8. Hi NelsonGirl, First of all good on you to be investing in ETFs, its not big here in NZ and most people have not heard of it or scared of investing in the markets. First a disclaimer, I am not a financial advisor just a person with a regular job who has been investing her money in the market for the last 10 years. I will advise you to speak to a financial advisor who will be able to advise you better. Now for your first question is there going to be a stock market crash? Nobody knows, it cannot be timed. But if we look at the statistics there is usually a significant correction on average once every 10 years. The last one was in 2008 and was caused as a result of high lending in the housing market and we all felt it. But statistics also show that the market always bounces stronger than when it crashed and it did not take 20-30 years to recover but a few years. 5 years after 2008 correction of the market, when the market had reached its pre2008 high again people were saying the market is going to crash. If I listened to them I would have lost the gains for the last 5 years. But lets say the market does correct itself by 50% (extreme). Someone invested 100% of their money in equities (shares) will lose 50% of it. Someone invested in 50% equities and 50% bonds will lose half of 50% so 25% of their money. Personally I have a 60/40 split of equities vs bonds in my ETFs as I can tolerate a 30% reduction in my investment. The bonds provide a lower but stable source of income regardless of what the market does. The good thing about ETFs is they don't invest in a few companies but an entire index so if even 10 companies shut down, the others would still be chugging along so your portfolio cannot go to zero, that's the beauty of ETFs. Now you just have to decide on your risk tolerance. Is NZ going to be affected by a US stockmarket correction? YES. NZ stockmarket is very small compared to overseas markets because we have more small privately owned companies rather than big multi national ones floated on the open market. If a 100 companies in NZ shut down, the NZX may decrease by 10%, the same happens in the US market, it may be 0.01%. plus most NZ companies export overseas and a downturn outside NZ is going to affect them. We also rely on lending from banks which in turn comes from overseas as well as tourism, all of which will be greatly affected in a market correction. So investing in bigger markets as well as smaller ones is going to be less risky, than investing in one small market. In my personal opinion, the market is slowing down due to tighter restrictions and the fear of a correction. If nothing big happens such as World War 3, we could still have a slower sustained growth for a few more years. Hope this helps.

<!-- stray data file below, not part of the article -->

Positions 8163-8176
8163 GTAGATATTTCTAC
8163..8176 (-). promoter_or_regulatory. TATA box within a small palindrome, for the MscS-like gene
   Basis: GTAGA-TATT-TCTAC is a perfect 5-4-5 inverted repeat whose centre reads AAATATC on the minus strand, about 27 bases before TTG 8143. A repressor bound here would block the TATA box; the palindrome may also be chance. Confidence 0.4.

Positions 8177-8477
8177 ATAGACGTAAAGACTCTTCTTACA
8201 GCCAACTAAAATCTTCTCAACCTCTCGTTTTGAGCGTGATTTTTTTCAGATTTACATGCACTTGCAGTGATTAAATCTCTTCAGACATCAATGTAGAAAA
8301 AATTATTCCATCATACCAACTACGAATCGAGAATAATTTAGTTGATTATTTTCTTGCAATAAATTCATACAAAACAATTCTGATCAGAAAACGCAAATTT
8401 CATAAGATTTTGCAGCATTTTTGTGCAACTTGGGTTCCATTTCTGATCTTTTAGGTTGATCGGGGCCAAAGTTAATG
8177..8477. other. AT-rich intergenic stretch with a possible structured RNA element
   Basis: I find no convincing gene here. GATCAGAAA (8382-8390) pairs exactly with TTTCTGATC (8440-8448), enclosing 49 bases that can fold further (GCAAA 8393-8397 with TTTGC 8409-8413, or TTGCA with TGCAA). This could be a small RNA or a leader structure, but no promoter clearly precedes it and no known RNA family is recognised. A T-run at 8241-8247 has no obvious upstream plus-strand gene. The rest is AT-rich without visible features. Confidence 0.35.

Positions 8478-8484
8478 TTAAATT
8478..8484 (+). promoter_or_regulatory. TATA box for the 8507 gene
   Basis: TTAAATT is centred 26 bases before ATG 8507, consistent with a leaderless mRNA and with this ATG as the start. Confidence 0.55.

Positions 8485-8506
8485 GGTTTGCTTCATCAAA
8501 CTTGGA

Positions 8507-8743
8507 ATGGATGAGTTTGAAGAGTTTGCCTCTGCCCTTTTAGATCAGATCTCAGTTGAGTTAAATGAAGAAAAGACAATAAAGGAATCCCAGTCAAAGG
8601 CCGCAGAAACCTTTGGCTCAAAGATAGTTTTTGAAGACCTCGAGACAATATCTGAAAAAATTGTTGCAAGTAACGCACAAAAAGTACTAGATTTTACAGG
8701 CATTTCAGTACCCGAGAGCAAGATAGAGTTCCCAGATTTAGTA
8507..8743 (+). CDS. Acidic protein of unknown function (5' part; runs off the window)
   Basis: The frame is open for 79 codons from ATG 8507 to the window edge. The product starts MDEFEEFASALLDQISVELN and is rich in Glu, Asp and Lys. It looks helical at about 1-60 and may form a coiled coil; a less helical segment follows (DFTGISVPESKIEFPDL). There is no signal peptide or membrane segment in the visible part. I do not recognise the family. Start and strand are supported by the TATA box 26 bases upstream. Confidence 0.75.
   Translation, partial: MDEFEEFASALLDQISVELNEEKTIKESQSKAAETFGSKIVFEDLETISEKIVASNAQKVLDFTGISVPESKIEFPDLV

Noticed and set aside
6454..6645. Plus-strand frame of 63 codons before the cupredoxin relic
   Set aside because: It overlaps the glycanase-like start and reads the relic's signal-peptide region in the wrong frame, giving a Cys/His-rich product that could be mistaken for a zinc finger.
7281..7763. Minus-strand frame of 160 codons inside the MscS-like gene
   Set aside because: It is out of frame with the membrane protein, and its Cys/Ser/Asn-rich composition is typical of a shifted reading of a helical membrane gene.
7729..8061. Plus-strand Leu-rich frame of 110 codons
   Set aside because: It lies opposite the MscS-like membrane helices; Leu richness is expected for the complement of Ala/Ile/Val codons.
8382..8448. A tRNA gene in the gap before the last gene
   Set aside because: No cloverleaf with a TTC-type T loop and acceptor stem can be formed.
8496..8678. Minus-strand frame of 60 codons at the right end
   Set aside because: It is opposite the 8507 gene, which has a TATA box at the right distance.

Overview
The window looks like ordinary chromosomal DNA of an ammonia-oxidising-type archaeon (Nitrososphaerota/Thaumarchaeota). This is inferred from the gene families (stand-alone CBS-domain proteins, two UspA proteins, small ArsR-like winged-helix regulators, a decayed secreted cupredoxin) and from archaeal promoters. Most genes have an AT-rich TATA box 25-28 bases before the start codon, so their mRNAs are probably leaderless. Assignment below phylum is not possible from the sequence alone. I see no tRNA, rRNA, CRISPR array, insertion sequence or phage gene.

9. Car Loan Vs Credit Card same interest

    Credit cards usually have a minimum interest free period say for instance 55 days from the day of payment so you avoid paying interest for nearly 2 months. A car loan payment on the other hand charges interest from day 1. Also once the interest free period is up on a credit card, its easier to balance transfer the amount onto anther bank's credit card to take advantage of any balance transfer offers such as 6 months interest free. You cannot do this with a car loan. Plus car loans usually have additional costs such as administration costs of $35 and application fee of $250. Credit cards are free to apply for. car loans also have an early repayment fee if paid earlier which varies between companies but credit cards don't. Hope that helps